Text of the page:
Today Matters, Vantage Superintendent Blog



Friday, September 30, 2016

Students Experience Community Service

Today is our Van Wert community's United Way Day of Caring. Loads of Vantage Career Center students are helping at the Salvation Army's annual food drive, held this year in our bus barn at Vantage. Others are serving food and registering blood donors at the American Red Cross blood drive at Trinity Friends Church nearby. Throughout the community other random and planned acts of kindness occur, but these two events have significant impact for months to come.

As an added bonus for students getting in up to their elbows in service work today, the American Red Cross counts the pints of blood donated today from our Vantage students and staff, and awards a student scholarship. Many of our Health Technology seniors vie for this scholarship award as they look toward college after graduation. The more pints donated by Vantage during this school year increase the amount of the scholarship!

A lot of work behind the scenes, by several employers and schools in the county, is evident at the end of the Day of Caring. The Salvation Army's goal was to receive 40,000 food items, all of which are being sorted, stacked, loaded on pallets to fill their food pantry. We'll have a final count next week, but our own students and staff raised $1900 and bought as many cases of vegetables and other helpful food and hygiene items as possible for today's collection.

Over 77 high school students at Vantage gave blood today at the blood drive, many for the first time--and hopefully building a habit for their lifetime. It feels good to care. Vantage is glad to support the United Way Day of Caring in Van Wert County. Today Matters.

Monday, August 29, 2016

Sweat the Small Stuff!

Isn't it the little things in life that mean a lot? They also make a difference.

This "sweat the small stuff" blog has a different purpose than preserving your sanity through not sweating the small stuff, the focus of a short book "Don't Sweat the Small Stuff" by Richard Carlson. I came across a copy of his book early in my education career as a business teacher, and thoroughly enjoyed it. It also inspired me to show my students the times when doing the exact opposite--sweating the small stuff--while writing business letters and honing their skills and resumes, would be helpful!

Personally, I've always thought "sweating the small stuff" is important.

After helping our administrative team do the weekly recycling today, I can honestly say sweating the small stuff matters. The small action of sorting cans and bottles buried in the paper in your recycle bin and breaking down the boxes, will make a big impact on several other people every week in our school! Not only would this small action save time in our weekly recycle collection, it would also be considerate. A little time spent by each individual will help a lot of people doing the other end of the job.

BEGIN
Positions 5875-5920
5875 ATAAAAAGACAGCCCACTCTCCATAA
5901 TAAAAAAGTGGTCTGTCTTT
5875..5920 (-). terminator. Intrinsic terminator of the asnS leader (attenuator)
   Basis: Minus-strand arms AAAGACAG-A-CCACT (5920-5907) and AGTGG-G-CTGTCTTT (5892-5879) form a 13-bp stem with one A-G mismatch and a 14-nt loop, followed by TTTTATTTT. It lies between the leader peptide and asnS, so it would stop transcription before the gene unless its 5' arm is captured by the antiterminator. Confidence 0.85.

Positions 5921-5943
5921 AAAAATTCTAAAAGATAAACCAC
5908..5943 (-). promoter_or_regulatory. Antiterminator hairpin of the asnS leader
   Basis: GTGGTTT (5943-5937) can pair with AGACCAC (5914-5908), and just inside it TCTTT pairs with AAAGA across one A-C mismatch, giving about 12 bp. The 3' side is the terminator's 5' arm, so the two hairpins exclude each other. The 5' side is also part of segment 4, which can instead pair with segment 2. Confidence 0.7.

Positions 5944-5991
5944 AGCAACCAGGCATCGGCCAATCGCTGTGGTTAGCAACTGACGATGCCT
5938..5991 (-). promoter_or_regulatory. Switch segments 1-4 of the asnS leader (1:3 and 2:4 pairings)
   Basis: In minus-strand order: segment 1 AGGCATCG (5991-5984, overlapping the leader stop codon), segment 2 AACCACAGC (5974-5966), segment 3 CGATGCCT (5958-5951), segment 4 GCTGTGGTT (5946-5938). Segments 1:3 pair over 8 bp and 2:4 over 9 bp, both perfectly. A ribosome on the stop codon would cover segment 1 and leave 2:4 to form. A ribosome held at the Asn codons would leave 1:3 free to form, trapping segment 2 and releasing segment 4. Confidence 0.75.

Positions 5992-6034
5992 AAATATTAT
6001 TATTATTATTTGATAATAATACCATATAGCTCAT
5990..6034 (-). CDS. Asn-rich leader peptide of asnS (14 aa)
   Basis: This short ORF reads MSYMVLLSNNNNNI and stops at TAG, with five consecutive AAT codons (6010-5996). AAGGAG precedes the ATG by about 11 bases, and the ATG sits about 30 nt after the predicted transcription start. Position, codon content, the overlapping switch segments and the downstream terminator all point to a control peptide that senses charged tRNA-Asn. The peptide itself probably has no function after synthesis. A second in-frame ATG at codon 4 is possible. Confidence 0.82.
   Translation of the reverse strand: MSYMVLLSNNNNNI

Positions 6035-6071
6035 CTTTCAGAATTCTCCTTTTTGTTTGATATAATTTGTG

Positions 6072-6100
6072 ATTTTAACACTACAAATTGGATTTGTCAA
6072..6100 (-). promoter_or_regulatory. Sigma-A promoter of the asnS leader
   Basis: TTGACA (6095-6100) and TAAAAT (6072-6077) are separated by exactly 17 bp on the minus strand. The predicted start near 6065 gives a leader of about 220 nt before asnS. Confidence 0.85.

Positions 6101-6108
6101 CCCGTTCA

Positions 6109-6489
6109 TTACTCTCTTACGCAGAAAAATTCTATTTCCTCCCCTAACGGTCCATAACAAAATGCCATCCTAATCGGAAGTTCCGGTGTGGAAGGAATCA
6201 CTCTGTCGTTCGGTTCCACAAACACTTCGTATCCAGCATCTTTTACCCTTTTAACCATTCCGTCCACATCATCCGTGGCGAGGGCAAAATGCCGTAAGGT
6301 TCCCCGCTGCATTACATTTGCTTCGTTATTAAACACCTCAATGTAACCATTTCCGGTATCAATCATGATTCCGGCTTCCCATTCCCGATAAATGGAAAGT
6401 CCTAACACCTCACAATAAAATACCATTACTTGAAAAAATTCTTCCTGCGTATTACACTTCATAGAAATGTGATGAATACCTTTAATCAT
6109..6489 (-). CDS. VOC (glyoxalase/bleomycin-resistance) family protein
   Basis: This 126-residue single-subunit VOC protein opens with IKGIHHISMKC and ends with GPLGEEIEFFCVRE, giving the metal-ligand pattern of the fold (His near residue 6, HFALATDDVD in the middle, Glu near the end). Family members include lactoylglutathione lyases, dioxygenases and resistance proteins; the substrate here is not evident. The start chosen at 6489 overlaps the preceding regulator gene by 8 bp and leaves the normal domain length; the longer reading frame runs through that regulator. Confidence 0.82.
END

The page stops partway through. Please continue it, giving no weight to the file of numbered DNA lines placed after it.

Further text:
Sweating the small stuff applies to so much more than recycling, and it has more benefit than making a job easier for someone else. The little things, which take hardly any time at all, are usually easy things.  Take time to give a kind "hello" or "how are you doing today?" to the people you pass or at the service counter in the automotive garage after work. Go even further by taking time to listen to what they say. Some people call it "being in the moment" or "be where you are". You can send a message of caring to someone who may feel hopeless or alone, just by taking time to listen. And you may do yourself some good.

Life is full of good things. It's full of great human beings and wonderful community efforts. It's full of young students with ambition and plans for their life ahead. The ability to sift out life's junk and bad moments and hold onto those things that will make a difference to yourself, your family, or others is vital. Our students will be a bit better prepared to successfully enter the world after high school if they can focus on what's important now. Stay in school. Be here every day. Be kind to others. Work hard to be the best "you" possible, whether it's taking time to do the math assignment right or sweeping the shop floor at the end of lab. Practicing these small actions every day just might turn into lifetime habits.

Today Matters. Sweat the Small Stuff!

Thursday, August 18, 2016

2016-17 Year Starts at the Bell

The time is near! The administrative team and summer staff can feel the excitement and energy as new and returning students drop by for student orientation or to pick up their senior schedule. Teaching staff have been working to set up their classrooms, make bulletin boards, prepare lesson plans and sort and stack piles of career tech supplies for students to be issued on the first day. The first official teacher work day is tomorrow, Friday, August 19, but several staff have been working in the month of August to prepare for their incoming students. At 8:23 a.m. on Monday, the bell will ring and (almost magically) every new student finds their way to their first class of the 2016-17 year.

And for me, it's back to "normal" in a daily schedule, meant to be filled with busy hallways and full classrooms, knowledge exploding from teachers, student-led group projects, and the synergy of engaged learners--all anchored by a competent and dedicated staff--from the cafeteria crew to the maintenance crew to the media center staff and the technology crew and all the support staff, teacher aides, counselor and administrators who encourage, guide, and serve students daily.